At Discovery Point, we are working towards increasing plant diversity and improving urban habitat through restoration and continued project maintenance.
The District’s vision for Discovery Point is to care for the land by improving urban habitat. We want Discovery Point to be a demonstration site within the District for property owners to learn how to conduct invasive species removal projects, stabilize soils, increase plant diversity in an urban setting, and understand maintenance associated with a habitat restoration project.
- To demonstrate the process of invasive species control, native plant establishment, and project maintenance
- To be a teaching site for the regeneration of upland native plant communities
- To demonstrate native landscape management process, techniques, and expenses
- To meet the terms of the MN Land Trust Conservation Easement on the property, which are intended to provide significant public benefit
History of Restoration Work
Habitat restoration began at Discovery Point in February of 2017, and the last phase of work began in April 2021. The project is now in a site-wide maintenance phase. The work was guided by an ecological master plan.
The Nine Mile Creek Watershed District completed the final phase of habitat restoration on its property. MNL, the contractor hired to complete this phase, removed buckthorn and other woody invasive species. Select trees were also removed. MNL used a forestry mower for the buckthorn removal work. After buckthorn removal, MNL installed a native seed mix. This work began on April 1, 2021, and was finished the following week. MNL installed fifty shrubs and eighteen trees, completing the habitat restoration in June 2021. This final phase of restoration was done in partnership with the City of Eden Prairie and included buckthorn removal and native seeding on adjacent city property.
Fescue Conversion of Southeastern Section
On May 12, 2021, Red Rock Fire (a MNL company) conducted a small prescribed burn in a 0.4 acre fescue grass area on the southeast part of the District’s property. The purpose of the burn was to prepare the area for a native prairie planting. Permits for the burn were issued by Eden Prairie and the Department of Natural Resources. The area was then seeded with a native seed mix and cover crop the next day.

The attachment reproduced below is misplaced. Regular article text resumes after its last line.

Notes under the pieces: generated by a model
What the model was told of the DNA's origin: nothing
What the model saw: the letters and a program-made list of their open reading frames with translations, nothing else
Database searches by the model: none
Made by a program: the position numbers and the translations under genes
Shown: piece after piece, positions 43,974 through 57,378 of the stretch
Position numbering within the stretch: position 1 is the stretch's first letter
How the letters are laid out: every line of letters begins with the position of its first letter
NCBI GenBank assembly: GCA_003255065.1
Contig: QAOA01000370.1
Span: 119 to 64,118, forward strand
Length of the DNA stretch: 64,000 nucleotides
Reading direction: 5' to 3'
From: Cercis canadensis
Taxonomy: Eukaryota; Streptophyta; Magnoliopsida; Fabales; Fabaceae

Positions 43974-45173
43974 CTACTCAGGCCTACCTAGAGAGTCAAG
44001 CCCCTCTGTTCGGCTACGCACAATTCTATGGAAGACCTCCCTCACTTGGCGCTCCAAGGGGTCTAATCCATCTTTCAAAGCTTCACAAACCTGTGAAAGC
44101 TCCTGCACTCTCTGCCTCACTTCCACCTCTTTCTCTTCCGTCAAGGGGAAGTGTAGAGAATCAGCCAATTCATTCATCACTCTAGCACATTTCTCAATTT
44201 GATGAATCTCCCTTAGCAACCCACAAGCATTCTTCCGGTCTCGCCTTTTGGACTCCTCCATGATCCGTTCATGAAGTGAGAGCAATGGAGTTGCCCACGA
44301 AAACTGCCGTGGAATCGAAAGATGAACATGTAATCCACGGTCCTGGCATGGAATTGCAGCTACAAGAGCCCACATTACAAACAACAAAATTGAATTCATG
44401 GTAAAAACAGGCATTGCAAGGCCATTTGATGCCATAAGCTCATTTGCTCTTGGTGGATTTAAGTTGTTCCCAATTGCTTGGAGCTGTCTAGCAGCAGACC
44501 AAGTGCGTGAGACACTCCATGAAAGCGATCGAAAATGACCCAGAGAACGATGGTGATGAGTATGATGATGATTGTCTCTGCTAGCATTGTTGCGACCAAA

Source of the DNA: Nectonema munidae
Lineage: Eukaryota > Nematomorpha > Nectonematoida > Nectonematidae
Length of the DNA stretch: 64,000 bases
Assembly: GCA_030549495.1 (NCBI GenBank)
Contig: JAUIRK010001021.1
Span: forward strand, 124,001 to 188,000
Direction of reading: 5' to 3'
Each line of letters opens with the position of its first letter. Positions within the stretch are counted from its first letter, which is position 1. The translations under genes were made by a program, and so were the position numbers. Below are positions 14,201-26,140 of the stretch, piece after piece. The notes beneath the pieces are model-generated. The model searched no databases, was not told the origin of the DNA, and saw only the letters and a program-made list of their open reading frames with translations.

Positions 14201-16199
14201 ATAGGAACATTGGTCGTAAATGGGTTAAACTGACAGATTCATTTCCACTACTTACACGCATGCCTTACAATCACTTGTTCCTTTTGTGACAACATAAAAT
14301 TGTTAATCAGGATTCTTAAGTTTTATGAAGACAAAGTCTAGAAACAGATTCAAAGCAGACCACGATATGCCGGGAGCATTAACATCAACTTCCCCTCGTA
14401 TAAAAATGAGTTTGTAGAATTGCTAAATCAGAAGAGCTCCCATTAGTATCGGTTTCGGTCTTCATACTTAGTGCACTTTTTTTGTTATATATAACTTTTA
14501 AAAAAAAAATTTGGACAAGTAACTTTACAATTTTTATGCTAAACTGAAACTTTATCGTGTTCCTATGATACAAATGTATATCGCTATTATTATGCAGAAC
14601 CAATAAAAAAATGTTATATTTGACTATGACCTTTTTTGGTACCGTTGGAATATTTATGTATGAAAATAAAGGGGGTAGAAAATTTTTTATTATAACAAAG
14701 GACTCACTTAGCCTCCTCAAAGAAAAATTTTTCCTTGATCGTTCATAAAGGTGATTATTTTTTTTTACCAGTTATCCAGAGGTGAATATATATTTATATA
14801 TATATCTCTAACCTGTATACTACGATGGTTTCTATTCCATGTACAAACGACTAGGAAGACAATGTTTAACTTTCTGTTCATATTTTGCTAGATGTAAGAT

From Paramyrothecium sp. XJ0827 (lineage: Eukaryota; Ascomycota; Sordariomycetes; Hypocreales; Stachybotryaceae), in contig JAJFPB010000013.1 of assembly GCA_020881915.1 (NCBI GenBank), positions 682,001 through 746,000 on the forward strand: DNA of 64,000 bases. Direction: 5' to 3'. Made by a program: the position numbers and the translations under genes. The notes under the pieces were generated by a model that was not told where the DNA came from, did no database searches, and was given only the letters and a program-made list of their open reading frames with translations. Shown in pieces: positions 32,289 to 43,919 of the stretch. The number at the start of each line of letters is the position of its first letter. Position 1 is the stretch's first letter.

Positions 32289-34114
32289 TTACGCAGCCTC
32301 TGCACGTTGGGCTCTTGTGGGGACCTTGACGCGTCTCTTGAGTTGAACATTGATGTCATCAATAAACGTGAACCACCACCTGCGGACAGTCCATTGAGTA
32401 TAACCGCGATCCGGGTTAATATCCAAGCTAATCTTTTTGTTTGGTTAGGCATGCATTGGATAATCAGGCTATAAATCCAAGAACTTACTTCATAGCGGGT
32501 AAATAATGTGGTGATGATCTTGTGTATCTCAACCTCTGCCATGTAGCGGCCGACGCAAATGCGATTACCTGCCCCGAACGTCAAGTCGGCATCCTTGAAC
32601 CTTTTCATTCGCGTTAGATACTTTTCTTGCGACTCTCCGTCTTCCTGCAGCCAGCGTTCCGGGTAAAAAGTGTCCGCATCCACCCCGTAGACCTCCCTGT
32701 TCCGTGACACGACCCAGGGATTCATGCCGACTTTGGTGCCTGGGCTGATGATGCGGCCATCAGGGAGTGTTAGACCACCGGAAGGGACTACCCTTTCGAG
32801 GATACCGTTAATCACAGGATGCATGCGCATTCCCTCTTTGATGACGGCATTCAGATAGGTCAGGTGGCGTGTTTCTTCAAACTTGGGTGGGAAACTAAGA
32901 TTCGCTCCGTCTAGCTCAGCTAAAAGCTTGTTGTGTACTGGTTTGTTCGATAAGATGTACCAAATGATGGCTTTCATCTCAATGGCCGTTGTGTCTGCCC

Watch the video below for an overview of phase 3.
- Buckthorn and invasive honeysuckle and select tree removal (completed November 2017)
- Native seeding, tree and shrub planting (completed fall 2018)
- Volunteer plug planting (completed spring 2019)
- Buckthorn, invasive honeysuckle and tree removal (completed February 2017, Learn More)
- Seeding of native mix and no-mow fescue and tree/shrub planting (completed May & June 2017)
- Native plug planting (completed June 2018)
North of Parking Lot
- Buckthorn removal (completed October 2016 and 2017 by volunteers)
- Fescue (no-mow) grass seeding (completed May 2017)
Weir Area/City Trail Connection
- Buckthorn removal (completed February 2017)
- Tree and shrub planting (completed June 2017)
- Split-rail fence installation to define the connection between the city trail and Discovery Point (completed April 2017)
- Control of noxious invasive weeds, including garlic mustard, narrowleaf bittercress, and buckthorn resprouts (ongoing)
Learn More: Discovery Point Ecological Master Plan_2021
What was planted?
Since 2014, the District has planted more than 300 shrubs and 100 trees at Discovery Point. Volunteers have helped install over 2,000 native plants. Over 2 acres of land have been seeded with native seed mixes.
Learn what was planted: Discovery Point Plant Lists
Buckthorn is an invasive plant that creates a dense thicket in forests. It shades out native plants and has little value to wildlife. More information>
If you have questions about the restoration project or would like more information, contact Erica, Program & Project Manger, at 952-358-2276 or email@example.com.